(Calaguritana et Calceatensis.)
Suffragan of Burgos, comprising almost all the province of Logroño and part of the provinces of Navarre and Soria. Calahorra, the episcopal city, has 9475 inhabitants; it is the centre of a judicial district, and possesses a collegiate church and a chapter. It has been asserted, but without a historical foundation, that St. Paul preached at Calahorra and ordained as its first bishop one of his disciples, Felix. According to Prudentius, a Christian poet of the fourth century, the brothers Emeterius and Celedonius, soldiers of the Legio VII Gemina , suffered for the Faith at Calahorra, but the exact date of their martyrdom is unknown. In the fourth century pilgrims from distant lands came to pray at the tomb of these saints, whose relics are yet preserved in the cathedral of Calahorra. The first known bishop of this see is Silvanus. About 465 the bishops of the province of Tarragona denounced to Pope Hilary the conduct of this prelate, who had consecrated two bishops in violation of the sacred canons. During the rule of the Visigoths (415-711) the bishops of Calahorra took part in several councils of Toledo. From 792 to 871 it is certain that the see was occupied by Mozarabic bishops, among them Theodemir at the end of the eighth and Recared in the ninth century. Calahorra was reconquered from the Moors by King García of Navarre, and in 1045 the see was restored; its first bishop, Sancho, also Bishop of Nájera, adopted then the title of Bishop op Calahorra and Nájera. In 1236 the see was transferred to Santo Domingo de la Calzada, a city in the same province of Logroño, where it remained for some time. Hence the existence of a cathedral and a chapter in each town and the double title of the bishop, who is chosen alternately by the chapter of each cathedral (Battandier). Among the bishops worthy of mention is Rodríguez Sánchez de Arévalo (died 1470), afterwards commander of the Castle of Sant' Angelo in Rome, author of numerous theological and historical works and a vigorous champion of papal authority. The Catholic population of the united dioceses is 65,000; there are 363 parishes, 600 priests, 393 churches, and 268 chapels.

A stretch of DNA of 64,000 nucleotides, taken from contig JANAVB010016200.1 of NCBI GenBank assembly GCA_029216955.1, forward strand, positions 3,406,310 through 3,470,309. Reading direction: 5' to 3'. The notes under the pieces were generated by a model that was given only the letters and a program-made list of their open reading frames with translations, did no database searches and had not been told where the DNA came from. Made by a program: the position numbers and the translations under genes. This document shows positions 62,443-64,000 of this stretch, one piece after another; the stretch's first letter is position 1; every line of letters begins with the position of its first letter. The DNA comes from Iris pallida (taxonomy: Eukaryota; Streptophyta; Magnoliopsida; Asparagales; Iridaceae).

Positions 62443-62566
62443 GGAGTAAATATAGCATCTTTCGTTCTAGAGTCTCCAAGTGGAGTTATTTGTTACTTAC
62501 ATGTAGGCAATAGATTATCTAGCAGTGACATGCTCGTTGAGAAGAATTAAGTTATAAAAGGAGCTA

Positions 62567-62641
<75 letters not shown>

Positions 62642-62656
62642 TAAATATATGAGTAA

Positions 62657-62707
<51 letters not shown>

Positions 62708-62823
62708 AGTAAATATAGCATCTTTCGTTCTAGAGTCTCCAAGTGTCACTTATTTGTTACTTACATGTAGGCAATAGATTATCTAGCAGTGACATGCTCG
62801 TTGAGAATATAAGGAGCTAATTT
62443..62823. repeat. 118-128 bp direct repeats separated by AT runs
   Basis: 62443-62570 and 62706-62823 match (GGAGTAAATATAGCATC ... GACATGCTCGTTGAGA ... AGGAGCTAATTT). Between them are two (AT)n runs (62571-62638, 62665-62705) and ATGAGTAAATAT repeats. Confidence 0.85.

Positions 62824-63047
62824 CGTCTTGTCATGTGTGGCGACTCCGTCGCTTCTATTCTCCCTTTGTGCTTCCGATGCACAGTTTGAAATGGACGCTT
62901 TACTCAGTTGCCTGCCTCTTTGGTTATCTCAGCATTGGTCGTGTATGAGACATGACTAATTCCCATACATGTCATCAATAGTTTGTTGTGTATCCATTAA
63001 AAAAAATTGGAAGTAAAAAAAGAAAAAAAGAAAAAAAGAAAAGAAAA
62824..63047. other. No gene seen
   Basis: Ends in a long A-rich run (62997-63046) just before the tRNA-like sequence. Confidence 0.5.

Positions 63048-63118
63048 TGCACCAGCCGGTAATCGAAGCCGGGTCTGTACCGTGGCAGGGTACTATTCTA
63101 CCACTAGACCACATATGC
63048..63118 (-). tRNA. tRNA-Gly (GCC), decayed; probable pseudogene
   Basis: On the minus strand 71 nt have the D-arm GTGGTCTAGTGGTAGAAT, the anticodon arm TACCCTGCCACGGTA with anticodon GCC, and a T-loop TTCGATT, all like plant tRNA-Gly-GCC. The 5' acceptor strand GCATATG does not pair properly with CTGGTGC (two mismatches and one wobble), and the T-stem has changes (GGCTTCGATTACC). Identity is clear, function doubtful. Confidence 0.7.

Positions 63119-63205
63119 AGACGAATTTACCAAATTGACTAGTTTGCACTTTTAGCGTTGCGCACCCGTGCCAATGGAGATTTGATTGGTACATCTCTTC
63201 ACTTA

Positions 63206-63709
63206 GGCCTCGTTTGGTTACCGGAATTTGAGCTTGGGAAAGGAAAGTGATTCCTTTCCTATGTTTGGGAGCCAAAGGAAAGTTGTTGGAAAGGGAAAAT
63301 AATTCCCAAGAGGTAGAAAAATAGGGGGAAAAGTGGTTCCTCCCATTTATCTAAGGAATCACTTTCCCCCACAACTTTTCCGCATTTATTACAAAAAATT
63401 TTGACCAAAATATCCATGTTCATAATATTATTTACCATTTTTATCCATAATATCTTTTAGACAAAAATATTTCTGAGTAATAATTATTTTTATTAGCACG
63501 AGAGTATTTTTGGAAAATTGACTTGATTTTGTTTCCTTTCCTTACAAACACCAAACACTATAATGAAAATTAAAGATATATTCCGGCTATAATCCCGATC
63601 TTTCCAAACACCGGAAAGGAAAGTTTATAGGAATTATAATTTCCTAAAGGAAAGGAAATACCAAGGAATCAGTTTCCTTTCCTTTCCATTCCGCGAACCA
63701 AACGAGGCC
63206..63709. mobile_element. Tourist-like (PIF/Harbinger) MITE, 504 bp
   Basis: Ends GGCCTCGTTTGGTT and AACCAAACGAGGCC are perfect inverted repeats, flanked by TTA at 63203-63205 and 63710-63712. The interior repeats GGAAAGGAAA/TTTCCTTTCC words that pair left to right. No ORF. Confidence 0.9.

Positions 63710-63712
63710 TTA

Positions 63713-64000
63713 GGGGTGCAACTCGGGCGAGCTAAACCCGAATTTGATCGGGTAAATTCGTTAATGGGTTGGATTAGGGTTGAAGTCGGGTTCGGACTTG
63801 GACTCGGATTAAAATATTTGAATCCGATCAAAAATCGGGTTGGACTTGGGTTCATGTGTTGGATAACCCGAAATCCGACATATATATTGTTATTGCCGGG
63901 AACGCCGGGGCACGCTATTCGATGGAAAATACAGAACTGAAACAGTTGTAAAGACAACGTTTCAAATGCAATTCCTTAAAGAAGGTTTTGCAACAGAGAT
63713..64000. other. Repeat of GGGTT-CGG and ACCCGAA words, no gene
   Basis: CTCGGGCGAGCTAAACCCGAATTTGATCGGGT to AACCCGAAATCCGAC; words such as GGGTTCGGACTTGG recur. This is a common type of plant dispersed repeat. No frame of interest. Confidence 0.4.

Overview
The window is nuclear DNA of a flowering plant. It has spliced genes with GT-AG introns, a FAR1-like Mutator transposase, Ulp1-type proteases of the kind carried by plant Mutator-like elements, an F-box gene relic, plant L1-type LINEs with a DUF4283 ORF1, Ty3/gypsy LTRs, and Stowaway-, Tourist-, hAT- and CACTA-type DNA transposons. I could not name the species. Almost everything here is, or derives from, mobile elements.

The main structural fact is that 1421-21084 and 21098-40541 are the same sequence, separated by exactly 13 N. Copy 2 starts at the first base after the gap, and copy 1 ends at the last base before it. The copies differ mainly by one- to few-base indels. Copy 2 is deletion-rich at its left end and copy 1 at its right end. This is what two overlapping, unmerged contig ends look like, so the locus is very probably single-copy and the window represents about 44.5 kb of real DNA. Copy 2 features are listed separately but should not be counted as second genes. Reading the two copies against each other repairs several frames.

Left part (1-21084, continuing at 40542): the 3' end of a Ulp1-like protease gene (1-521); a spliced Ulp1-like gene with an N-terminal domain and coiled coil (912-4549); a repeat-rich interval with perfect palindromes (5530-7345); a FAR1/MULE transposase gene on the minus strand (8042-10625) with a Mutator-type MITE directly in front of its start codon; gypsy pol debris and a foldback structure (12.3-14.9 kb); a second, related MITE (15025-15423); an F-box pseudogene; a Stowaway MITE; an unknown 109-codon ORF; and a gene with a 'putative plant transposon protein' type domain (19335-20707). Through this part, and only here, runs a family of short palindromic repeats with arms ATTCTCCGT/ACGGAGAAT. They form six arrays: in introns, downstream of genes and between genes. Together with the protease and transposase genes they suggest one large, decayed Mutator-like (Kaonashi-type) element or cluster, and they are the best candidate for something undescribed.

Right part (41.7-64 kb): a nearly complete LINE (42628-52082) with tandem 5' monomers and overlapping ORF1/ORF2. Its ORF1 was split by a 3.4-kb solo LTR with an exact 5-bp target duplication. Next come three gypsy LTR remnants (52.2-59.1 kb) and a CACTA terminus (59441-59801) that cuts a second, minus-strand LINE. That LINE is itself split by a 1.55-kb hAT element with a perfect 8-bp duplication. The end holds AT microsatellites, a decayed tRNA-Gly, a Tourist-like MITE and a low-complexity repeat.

San Elias Holy Card
The Catholic Encyclopedia is the most comprehensive resource on Catholic teaching, history, and information ever gathered in all of human history. This easy-to-search online version was originally printed in fifteen hardcopy volumes.
Designed to present its readers with the full body of Catholic teaching, the Encyclopedia contains not only precise statements of what the Church has defined, but also an impartial record of different views of acknowledged authority on all disputed questions, national, political or factional. In the determination of the truth the most recent and acknowledged scientific methods are employed, and the results of the latest research in theology, philosophy, history, apologetics, archaeology, and other sciences are given careful consideration.
No one who is interested in human history, past and present, can ignore the Catholic Church, either as an institution which has been the central figure in the civilized world for nearly two thousand years, decisively affecting its destinies, religious, literary, scientific, social and political, or as an existing power whose influence and activity extend to every part of the globe. In the past century the Church has grown both extensively and intensively among English-speaking peoples. Their living interests demand that they should have the means of informing themselves about this vast institution, which, whether they are Catholics or not, affects their fortunes and their destiny.
Copyright © Catholic Encyclopedia. Robert Appleton Company New York, NY. Volume 1: 1907; Volume 2: 1907; Volume 3: 1908; Volume 4: 1908; Volume 5: 1909; Volume 6: 1909; Volume 7: 1910; Volume 8: 1910; Volume 9: 1910; Volume 10: 1911; Volume 11: - 1911; Volume 12: - 1911; Volume 13: - 1912; Volume 14: 1912; Volume 15: 1912
Catholic Online Catholic Encyclopedia Digital version Compiled and Copyright © Catholic Online